At the Wednesday, January 10 Lunch ‘n Learn, John Hernandez and Wayne Bivens-Tatum presented All Things Google. Hernandez focused upon searching and new Google tools. Bivens-Tatum focused upon use of Google for managing content.
For those interested in basic information, Hernandez recommended the GoogleGuide.
For trends in web searching, he recommended the Google Zeitgeist, a sanitized summary of the most popular Google searches. For a more structured approach to searching, you can use Google’s directory. Like other search sites, the directory provides a topical orientation for those who prefer to drill down to information rather to search only through the main Google text-search box.
For those interested in searching for language specific resources, Google provides a useful multilingual search tool with a link (“Language Tool”) right off the main page. Here, you can select web pages written in nearly 40 languages or limit searches to web pages within the local domains of dozens of countries.
Hernandez considers the Google text translation feature a bit less efficient than other text translation services on the web, notably AltaVista’s Babelfish, but it does provide the useful ability to translate the contents of a specific url.
Hernandez showed how to track information through Google alerts. By entering in a search term and providing your e-mail address, you will receive (as often as you specify) a summary of relevant sources.
For news, Hernandez recommended Google News, a completely automated service that coordinates news stories from more than 4,500 internet news sources around the world. The page is constantly refreshed and can be personalized according to your interests. The large number of news sources offers a more diverse perspective than most domestic news services.
Hernandez also demonstrated Google maps. By entering an address, you can view a street map, a satellite image, or a hybrid of the two. Services include driving directions and lists of nearby businesses.
Google Earth combines the power of Google’s search with satellite imagery, maps, terrain, and 3D buildings. Hernandez demonstrated eye catching animation, a zoom from orbit down to a particular location. Google Mars and Google Moon provide similar capabilities for two extraterrestrial bodies.
Google Image Search provides easy access to a range of still images with the same text-oriented interface. The advanced image search permits you to limit searches to image size, file types, and full color, or black and white. Their safe search feature helps to will filter out questionable content.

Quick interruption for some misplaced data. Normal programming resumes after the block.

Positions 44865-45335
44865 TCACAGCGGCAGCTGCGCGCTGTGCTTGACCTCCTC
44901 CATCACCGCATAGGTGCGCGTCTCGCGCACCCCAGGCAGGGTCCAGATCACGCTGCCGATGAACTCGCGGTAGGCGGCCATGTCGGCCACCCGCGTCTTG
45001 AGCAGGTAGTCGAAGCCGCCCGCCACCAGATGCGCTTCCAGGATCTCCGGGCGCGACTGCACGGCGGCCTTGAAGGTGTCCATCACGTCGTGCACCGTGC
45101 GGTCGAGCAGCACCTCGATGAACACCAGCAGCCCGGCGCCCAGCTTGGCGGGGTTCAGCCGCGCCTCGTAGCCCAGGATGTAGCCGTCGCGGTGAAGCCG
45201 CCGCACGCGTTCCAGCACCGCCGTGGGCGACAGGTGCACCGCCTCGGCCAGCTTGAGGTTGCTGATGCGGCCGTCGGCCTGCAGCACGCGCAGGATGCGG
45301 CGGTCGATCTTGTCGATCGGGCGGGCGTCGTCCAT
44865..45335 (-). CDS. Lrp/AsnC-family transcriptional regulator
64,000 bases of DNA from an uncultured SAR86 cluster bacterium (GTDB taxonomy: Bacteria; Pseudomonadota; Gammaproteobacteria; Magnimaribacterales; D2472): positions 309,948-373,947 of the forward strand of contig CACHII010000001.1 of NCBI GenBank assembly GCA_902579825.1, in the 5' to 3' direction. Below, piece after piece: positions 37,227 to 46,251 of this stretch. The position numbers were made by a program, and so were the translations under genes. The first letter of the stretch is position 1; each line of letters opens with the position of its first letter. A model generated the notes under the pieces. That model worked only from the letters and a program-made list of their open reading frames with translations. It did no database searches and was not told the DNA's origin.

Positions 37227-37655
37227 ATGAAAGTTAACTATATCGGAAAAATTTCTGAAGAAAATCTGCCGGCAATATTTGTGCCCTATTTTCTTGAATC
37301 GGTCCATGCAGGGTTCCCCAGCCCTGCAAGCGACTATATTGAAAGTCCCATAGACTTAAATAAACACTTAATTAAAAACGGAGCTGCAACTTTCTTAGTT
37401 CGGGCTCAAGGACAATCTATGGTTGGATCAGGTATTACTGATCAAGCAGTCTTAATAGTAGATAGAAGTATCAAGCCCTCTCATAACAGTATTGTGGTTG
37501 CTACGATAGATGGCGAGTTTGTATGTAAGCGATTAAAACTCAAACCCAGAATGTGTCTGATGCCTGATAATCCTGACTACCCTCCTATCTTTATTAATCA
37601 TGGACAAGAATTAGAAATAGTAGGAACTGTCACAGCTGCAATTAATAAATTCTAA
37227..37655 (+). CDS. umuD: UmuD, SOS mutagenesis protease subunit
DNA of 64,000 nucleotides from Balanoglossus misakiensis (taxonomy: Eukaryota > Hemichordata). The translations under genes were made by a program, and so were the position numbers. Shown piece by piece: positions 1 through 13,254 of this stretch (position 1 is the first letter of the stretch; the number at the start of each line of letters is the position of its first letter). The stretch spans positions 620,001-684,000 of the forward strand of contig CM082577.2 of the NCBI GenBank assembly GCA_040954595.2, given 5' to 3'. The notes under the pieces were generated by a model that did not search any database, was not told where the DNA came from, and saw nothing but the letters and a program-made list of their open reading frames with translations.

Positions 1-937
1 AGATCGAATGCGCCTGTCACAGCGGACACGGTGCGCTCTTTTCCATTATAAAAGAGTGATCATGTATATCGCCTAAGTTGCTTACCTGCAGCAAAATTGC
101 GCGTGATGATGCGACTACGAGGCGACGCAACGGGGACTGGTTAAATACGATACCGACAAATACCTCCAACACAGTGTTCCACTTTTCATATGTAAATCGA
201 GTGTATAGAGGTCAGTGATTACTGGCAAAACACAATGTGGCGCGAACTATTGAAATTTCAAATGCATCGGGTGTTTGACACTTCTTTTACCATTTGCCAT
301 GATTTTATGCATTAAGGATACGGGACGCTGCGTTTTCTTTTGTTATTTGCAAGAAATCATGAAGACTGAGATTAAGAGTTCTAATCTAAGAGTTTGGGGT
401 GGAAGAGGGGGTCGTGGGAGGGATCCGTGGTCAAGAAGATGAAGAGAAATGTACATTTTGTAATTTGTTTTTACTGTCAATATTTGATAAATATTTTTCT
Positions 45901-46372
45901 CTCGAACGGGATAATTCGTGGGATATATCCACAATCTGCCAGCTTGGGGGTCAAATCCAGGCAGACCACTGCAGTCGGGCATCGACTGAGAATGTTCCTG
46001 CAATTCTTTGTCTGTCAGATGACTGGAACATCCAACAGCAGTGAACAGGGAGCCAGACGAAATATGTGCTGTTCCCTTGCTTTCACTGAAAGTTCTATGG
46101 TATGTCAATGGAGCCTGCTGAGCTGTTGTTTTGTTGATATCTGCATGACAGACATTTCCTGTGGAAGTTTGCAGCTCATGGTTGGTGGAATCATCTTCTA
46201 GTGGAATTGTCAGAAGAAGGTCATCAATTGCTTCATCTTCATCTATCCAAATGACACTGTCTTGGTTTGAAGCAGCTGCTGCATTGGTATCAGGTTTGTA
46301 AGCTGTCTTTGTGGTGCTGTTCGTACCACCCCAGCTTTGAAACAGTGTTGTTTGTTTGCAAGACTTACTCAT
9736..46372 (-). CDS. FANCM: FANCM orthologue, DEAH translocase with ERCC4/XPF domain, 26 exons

Google also offers a search engine devoted to US government information. Searches concentrate on pages within .gov and .mil domains, although there is also some coverage of .edu, .org, and .com sites (like the postal service) that contain relevant materials.
G-scholar supports searches of scholarly literature, including peer-reviewed papers, theses, books, abstracts and articles, from academic publishers, professional societies, preprint repositories, universities and other scholarly organizations. Google Book Search offers search capabilities within the digitized holdings of publishers and large academic libraries.
As Bivens-Tatum added, Google is about more than searching. For example, Google helps you to create your own content and to personalize and organize your information with a Google-based portal. You can start a Google BLOG, or use the Google Reader to subscribe to web sites in order to follow emerging content.
Google’s G-Mail gives you a free e-mail account with more than 2,500 MG of storage.
Google bookmarks helps you to preserve and organize and share your favorite bookmarks. The Google toolbar provides powerful search and other capabilities from within your browser. Google talk, their instant messaging service supports Voice over IP.
In the category of desktop productivity tools, Google provides a web-based calendar that may ease contact with off-campus colleagues. Their web-based word processor, spreadsheet, and web authoring tool are also free. The features are less rich than common desktop tools, but documents placed there are easy to share.